In terms of ensuring our clothes are ethically produced, we are comfortable on the fabric side as working almost exclusively with GOTS organic cotton ensures those standards.  In terms of factories, it has been harder, especially during COVID, which is when we started working with them, as we weren’t able to travel to see them in person.  We have video tours and continuous spot check-ups via video, as well as factory reports but honestly, as a small business there is only so much we can do, we rely on the promises of others and I’m sure there are areas we van improve upon in the future. 

What was the toughest challenge you faced while setting up the brand?

Designing and producing our collection.  Designing and making our own clothes was really important to me because for the rental model to work, both for parents and the environment, the clothes needed to be built to last and they need to be consistent in terms of quality and sizing.  That coupled with the importance of style and usability of the clothes, me and my designer were meticulous with the details and that meant we had to be patient; we changed factories many times and we saw samples over and over until we got it right.  This was an expensive and time-consuming process and one I knew little about, it was very much a learn-on-the-job situation!  Our original production time was 90 days, and it took us over 9 months to receive our first collection, the rest of the business was ready to go, and it took a lot of patience to keep delaying launching the brand.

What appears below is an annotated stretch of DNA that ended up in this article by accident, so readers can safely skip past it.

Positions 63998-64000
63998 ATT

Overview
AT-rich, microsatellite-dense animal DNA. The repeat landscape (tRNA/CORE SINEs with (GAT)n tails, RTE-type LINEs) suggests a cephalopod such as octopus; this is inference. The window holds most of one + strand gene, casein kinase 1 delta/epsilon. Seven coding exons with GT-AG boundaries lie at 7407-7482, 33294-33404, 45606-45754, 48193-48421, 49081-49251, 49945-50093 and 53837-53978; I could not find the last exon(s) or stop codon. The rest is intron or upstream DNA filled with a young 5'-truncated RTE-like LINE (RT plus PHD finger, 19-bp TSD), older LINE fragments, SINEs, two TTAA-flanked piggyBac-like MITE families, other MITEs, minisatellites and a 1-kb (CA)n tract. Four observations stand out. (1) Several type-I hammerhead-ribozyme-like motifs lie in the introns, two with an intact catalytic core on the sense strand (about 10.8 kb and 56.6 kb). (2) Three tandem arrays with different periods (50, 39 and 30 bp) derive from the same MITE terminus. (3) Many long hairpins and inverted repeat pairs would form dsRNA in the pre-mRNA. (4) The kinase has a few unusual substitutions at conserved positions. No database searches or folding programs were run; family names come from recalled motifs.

What is the toughest challenge you face now?

Knowing how to prioritise my time! I have 3 small children, aged 5, 3 and 2 weeks old and prioritising time for my family is very important to me but I also have to balance that with being the only person full-time in the business, which is my fourth baby, and one that’s growing pretty quick.  It’s a constant juggle, just like it is for all parents.   I always find it difficult to decide where to focus my time, resources and money when it comes to Lullaloop!